If your website isn’t mobile friendly, I would estimate your mobile traffic is around 10-25% of all your traffic. We’ve seen that number spike to around 40-50% once a responsive design is implemented. That change is due to a huge increase in mobile search traffic once a website has responsive design. With the increasing number of mobile devices on the market, more and more people are searching for local businesses with their phones and tablets.

How Can I Tell If My Website is Responsive?

The quickest way to tell, is to pull up your website on your desktop/laptop and your mobile device and see if the layout is different. This should be happening on every page of your website, ensuring all your content is mobile friendly. Try checking more than just your home page and see what happens.

The more important test is Google’s Mobile Friendly Test. Try entering your URL into this tester on a few pages of your website. If you don’t see something like this… Mobile Friendly Test ResultYou should think about investing in responsive website redesign! You might also find some minor errors, like links that are too small. These kind of things can be easy for a web designer to change/fix and increase the mobile friendliness of your website.

What’s Next?

Google is working on a project called Accelerated Mobile Pages that will be rolling out in 2016. Their goal is to improve speed and quality of mobile websites and search results. From early examples, these pages look to be at the top of mobile search results. The earliest adopters will be major news outlets, but you can bet on this becoming and important feature for small businesses.

Automattic, the company founded by the WordPress platform founder, is already developing their AMP WordPress Plugin. This will allow WordPress sites an easier way to create Google’s Accelerated Mobile Pages. Once the benefits of these pages are clear, you can guarantee Mockingbird will be implementing this on all our sites.

Introducing the Echo Legal Marketing Platform

Echo is our amazing new marketing platform. We take the tools that we use every day as an agency for our clients who are paying us $5,000-10,000 a month and we bring them into your law firm. We use video tutorials to provide step by step instructions on how to use them.

  • Analytics. How do we use Google Analytics? What do you need to keep an eye on and what metrics matter? How do we use tools like Moz Local and Yext to bolster our local performance?
  • Review Management. How do we make sure that when we’re reviewed on Yelp, Avvo or Findlaw that we get an email that day telling us about that review?
  • Call Tracking. How do we implement call tracking? What is call tracking and how does it work, and what can it tell you?
  • WordPress. We use WordPress websites to power our legal-centric and responsive designs hosting on the amazing WPEngine.
  • How do you use Google Webmaster Tools to track the real performance of your site at the keyword level, instead of relying on ranking reports?

All of this is wrapped around business reporting infrastructure with a final goal of helping you calculate exactly how your marketing investment is performing.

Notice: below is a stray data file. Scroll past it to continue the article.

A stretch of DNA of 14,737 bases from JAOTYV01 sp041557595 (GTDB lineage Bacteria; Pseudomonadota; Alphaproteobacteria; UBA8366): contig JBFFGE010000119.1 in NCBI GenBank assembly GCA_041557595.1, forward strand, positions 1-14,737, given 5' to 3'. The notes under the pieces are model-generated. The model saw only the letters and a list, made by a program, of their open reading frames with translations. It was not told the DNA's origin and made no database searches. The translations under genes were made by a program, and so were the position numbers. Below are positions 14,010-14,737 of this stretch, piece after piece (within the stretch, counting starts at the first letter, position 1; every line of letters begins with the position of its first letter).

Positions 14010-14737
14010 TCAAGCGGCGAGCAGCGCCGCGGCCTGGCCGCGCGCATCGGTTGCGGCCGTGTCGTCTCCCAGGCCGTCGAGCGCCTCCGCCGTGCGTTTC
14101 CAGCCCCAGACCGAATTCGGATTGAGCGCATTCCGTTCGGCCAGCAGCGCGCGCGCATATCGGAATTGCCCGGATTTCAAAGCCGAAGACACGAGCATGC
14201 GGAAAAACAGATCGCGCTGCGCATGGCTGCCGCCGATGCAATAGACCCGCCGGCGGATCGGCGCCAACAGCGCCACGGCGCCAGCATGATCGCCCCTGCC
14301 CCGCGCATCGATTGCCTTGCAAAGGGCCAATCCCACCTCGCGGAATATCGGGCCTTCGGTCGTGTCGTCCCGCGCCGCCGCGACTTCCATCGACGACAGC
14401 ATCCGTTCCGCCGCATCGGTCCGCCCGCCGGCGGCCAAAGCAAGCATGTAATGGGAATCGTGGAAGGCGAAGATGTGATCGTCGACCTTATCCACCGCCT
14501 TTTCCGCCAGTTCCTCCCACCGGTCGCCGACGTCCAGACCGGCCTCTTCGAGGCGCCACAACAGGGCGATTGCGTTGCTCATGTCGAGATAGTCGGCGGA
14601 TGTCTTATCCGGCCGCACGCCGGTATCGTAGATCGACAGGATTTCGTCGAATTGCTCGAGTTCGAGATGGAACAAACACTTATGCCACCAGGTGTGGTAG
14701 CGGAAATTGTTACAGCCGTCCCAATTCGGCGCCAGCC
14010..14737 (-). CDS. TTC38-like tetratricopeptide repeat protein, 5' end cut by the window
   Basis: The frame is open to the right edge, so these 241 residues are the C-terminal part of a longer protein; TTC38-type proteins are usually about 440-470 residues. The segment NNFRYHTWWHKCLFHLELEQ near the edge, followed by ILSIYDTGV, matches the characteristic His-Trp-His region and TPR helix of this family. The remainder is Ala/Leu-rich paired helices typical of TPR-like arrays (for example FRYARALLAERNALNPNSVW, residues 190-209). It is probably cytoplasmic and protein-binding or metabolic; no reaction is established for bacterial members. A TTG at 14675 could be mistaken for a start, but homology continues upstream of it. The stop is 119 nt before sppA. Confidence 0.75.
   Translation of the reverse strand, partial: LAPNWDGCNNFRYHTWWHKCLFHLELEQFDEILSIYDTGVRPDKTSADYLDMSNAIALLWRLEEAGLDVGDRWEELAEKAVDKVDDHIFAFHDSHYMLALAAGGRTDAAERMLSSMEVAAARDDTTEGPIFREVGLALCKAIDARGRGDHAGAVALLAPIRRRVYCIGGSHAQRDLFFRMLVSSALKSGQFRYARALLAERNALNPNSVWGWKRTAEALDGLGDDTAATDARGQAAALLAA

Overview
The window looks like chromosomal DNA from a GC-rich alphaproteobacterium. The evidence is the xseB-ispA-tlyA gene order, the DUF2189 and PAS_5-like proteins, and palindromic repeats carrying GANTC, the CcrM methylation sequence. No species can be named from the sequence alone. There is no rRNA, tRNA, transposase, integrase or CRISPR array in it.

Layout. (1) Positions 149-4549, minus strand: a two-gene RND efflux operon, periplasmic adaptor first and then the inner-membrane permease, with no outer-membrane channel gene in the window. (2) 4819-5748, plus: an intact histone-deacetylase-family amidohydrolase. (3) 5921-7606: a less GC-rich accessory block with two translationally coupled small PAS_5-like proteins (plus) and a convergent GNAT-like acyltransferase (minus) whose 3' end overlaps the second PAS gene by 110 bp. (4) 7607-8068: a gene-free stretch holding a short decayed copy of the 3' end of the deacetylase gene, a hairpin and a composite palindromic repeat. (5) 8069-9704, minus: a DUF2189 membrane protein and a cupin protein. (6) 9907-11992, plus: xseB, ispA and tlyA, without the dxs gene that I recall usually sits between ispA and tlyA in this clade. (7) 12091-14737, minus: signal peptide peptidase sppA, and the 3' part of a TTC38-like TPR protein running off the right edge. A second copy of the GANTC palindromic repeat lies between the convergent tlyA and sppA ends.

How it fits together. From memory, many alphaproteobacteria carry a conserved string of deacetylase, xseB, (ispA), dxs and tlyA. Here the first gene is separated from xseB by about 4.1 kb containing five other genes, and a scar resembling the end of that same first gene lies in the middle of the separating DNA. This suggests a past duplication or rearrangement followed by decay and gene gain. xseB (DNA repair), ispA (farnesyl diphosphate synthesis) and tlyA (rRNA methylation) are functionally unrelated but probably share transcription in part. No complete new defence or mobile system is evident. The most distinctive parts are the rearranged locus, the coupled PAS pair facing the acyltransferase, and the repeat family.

Marketing Tools: $300/month
Legal Centric WordPress site: $300/month
(or both for $500)Learn more at echo.mockingbird.marketing or sign up for our Webinar where we’ll tour all of this awesome functionality.

Google Mobile Penalty Study Week 1 – mobile friendly +8%, unfriendly -4%

So we are a full week into Google’s well publicized mobile friendly algo update (or penalty, depending on how you want to market it) and at this point I’m regretting my decision to publish day-to-day updates as frankly, there’s been very little to update.  So far, in aggregate across the 59 sites we’re tracking, we’re seeing average daily mobile search traffic up 8% on mobile optimized sites and down 4% on non-mobile friendly sites.

Hardly the search traffic apocalypse forecasted by SEO geeks and The Google.  And remember, mobile natural search traffic represents just a portion of overall legal webite traffic, so this blip doesn’t register meaningfully on anyone’s radar.  Representatives from The Google assured us that the roll-out could take, a week, perhaps a week and a half to fully roll out so perhaps there’s more to be seen, but so far it looks like the only thing the Google mobile update has done is push a little more work to website developers.

In the graph below, the blue bars represent mobile friendly sites, the red ones, not-so-mobile-friendly.

mobile day 7



Google Mobile Penalty Study Day 6 – Mobile sites up 5%

So we’re almost a full week into the hype of the Google Mobile Penalty Roll-Out and…. maybe, just maybe, we are seeing some logical results.   Aggregating data across the 59 sites in the study – we’re now seeing natural search traffic from devices for mobile optimized sites up by 5% while non mobile sites are showing an aggregate decline of 3%.  Kind of what you’d expect from the algo update, albeit at a much smaller scale.

Or maybe not…

Individual data across the sites in the study remains highly variable with significant swings both up and down.  The graph below shows a wide range of performance across the largest of both optimized (blue) and unoptimized (red) sites.

Mobile Day 6

Conclusions?  The only conclusion I can draw is that either a)we still have a very long way to go until the algo really rolls out completely OR b)the impact of this algo change was grossly overestimated by SEO geeks (including myself.)